Fun At Home: Tips and tricks for movie-streaming newbies

It’s a distressing time for movie lovers who adore going to the theater, since cinemas have shuttered all over the country due to the coronavirus.

The silver lining: It’s a perfect time to dive headfirst into the world of streaming video-on-demand digitally. For one thing, it’s the only place you’ll find new films in the near future. “Trolls World Tour” will be available April 10 – when it was supposed to be on the big screen, but can instead be viewed on your preferred device. Other theatrical titles getting early releases for streaming between now and next week include “Onward,” “The Invisible Man,” “The Hunt,” “Birds of Prey” and “The Way Back.”

Old-school viewers who prefer the theater or physical media might be hesitant to wade into VOD waters. Here are some starter tips and tricks if you’re a streaming newbie.

A Movies Anywhere account is your new best friend.

If you don’t have one, sign up. Most of the major studios (including Disney, Warner Bros. and Universal) use it as the main digital conduit for their online catalogs. If you’ve purchased a movie that’s compatible from one of the main platforms – Walmart’s Vudu, Fandango Now, Google Play, Amazon Prime Video and Apple iTunes – you’ll be able to watch it across all their respective apps as well as on Movies Anywhere and YouTube. (Films from other studios can be purchased individually through your preferred platform.)

You might already have a digital collection (and not know it).

Collectors of Blu-rays and DVDs might want to check their cases: A lot of movies sold in the last few years come with codes for digital copies, so unused slips may be the digital equivalent of buried treasure. Older codes might have expiration dates that have passed, but before you start sulking, Vudu has a menu to redeem digital codes. Search for your movie, enter the code and there’s a good chance it might still be valid.

Deals are always on the table – though it doesn’t hurt to wait.

So you’ve made the plunge and are ready to start building your library but want to watch your money. High-profile new releases such as “Onward” and “Birds of Prey” are usually priced at $19.99, while some smaller movies and independent flicks cost $9.99 to $14.99. (Also, if the HD and ultra HD/4K versions cost the same, always choose the latter.) If you’re dying to have something on the first day, cool beans.

But if you’re willing to wait a few weeks, newer options often come down five to 10 bucks depending on popularity. (Rentals for new films are frequently around six bucks, though there’s the occasional 99-cent special.) iTunes discounts films regularly, Vudu offers monthly and weekly sales, and Movies Anywhere has a section that rounds up daily deals across all digital platforms. Fandango Now is currently offering a code for 20% off purchases for a month when you sign up and buy or rent a movie.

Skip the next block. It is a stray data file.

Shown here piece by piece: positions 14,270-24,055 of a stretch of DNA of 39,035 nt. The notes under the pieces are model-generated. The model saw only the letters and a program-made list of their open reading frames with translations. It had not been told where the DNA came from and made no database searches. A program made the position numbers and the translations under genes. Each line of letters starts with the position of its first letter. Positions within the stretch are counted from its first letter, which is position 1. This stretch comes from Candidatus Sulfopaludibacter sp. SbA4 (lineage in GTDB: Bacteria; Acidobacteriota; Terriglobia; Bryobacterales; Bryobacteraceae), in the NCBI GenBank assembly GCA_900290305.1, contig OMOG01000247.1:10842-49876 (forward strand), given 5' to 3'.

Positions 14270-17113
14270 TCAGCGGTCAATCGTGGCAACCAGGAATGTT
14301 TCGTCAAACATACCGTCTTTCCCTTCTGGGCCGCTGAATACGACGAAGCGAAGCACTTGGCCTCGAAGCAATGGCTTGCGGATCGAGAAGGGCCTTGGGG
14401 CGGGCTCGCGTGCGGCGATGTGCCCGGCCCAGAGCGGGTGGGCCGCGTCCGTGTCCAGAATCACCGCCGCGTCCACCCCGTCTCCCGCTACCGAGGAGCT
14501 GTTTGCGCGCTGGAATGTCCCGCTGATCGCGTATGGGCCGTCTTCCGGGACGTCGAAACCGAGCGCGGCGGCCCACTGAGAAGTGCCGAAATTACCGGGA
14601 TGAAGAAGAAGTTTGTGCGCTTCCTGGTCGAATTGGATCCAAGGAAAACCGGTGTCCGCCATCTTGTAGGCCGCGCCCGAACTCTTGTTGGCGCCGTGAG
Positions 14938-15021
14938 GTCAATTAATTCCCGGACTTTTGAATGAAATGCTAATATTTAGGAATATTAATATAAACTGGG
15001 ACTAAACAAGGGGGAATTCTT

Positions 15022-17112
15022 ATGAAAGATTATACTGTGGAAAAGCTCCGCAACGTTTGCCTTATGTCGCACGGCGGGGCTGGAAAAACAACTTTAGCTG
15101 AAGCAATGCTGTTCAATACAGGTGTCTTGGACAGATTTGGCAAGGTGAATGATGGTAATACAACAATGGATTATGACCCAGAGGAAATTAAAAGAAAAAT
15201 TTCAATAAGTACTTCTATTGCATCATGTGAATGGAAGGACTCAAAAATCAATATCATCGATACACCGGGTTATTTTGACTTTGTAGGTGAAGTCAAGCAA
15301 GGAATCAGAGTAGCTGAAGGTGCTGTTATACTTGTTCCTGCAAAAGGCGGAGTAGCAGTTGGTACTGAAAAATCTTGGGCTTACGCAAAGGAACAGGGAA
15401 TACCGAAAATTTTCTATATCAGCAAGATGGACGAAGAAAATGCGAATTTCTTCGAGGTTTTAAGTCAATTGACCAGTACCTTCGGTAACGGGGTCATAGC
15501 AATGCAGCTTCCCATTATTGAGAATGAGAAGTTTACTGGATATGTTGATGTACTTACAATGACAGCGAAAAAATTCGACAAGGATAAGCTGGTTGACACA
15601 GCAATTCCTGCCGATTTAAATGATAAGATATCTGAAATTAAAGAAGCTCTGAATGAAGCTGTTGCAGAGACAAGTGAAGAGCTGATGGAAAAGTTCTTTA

While downloads are always possible, default to wi-fi streaming.

It’s natural, especially if you’re used to reading e-books that don’t take up too much device space, to want to park a movie on your tablet, smartphone or laptop and then watch it whenever. That’s fine if you’re on the move, but throwing a bunch of films on your device can quickly eat up valuable storage: A download of the two-hour “Joker” alone takes up 5.6 GB, which is quite a bit if you only have, say, 32 or 64 GB on your machine. Whenever you can, stream via wi-fi or cell service if you have an unlimited data plan.

If you want a quasi-theatrical experience, think smart – as in a smart TV.

Just the thought of watching a movie on your phone at home is a big turnoff for some. Many new HD TVs can connect to the Internet and run various streaming apps like Vudu and Amazon. Another possibility is to use Google Chromecast or other way to mirror your laptop or device screen on your TV. Or invest in a media player, such as Roku or Apple TV, to stream videos – those are best if you want to make the most of your 4K ultra-HD TV.

But make sure you’re ready before throwing out all your discs.

While Blu-rays and the like might get in the way if you have them stacked up all over your house, it can be hard for some devotees to give up physical media. Having a DVD around of your favorite movie is helpful when, for example, your Internet’s on the fritz. Once you start getting in a more 2020 mindset, however, Vudu’s disc-to-digital program allows you to convert your DVDs (for $5 a pop) and Blu-rays ($2) to HD digital flicks.

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